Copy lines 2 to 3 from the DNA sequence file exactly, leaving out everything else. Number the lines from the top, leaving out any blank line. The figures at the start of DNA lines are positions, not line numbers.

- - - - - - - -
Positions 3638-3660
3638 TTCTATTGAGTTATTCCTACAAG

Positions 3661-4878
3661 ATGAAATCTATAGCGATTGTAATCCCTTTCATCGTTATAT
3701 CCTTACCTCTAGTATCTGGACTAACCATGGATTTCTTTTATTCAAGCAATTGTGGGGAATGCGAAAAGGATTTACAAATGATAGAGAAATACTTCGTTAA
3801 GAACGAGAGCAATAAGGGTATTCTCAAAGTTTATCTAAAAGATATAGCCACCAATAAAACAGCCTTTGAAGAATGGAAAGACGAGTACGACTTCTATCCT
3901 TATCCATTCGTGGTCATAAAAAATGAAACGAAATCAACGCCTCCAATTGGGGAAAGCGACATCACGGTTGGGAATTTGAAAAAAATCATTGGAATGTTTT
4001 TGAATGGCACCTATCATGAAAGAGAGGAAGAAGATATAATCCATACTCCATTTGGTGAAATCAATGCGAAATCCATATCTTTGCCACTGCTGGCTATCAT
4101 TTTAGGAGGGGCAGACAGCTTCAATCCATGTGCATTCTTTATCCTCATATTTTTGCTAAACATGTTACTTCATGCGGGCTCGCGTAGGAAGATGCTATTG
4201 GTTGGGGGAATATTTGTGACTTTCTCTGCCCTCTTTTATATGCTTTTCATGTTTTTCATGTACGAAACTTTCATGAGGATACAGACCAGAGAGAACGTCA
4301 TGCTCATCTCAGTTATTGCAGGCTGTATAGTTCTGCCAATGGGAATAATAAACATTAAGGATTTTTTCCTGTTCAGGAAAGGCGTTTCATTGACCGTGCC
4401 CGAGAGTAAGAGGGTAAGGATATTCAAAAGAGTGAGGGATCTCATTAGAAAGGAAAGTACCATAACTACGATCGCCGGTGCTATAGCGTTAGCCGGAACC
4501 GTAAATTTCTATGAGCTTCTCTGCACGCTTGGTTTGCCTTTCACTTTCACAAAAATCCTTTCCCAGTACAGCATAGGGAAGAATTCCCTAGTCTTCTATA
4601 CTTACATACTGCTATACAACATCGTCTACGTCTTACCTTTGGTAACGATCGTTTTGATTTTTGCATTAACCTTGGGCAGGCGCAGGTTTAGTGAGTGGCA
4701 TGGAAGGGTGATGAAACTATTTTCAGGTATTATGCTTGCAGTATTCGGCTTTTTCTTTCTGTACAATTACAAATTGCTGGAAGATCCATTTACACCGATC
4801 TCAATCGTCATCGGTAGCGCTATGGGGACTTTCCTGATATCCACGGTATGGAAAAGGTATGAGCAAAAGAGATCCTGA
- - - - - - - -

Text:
3638 TTCTATTGAGTTATTCCTACAAG

Positions 3661-4878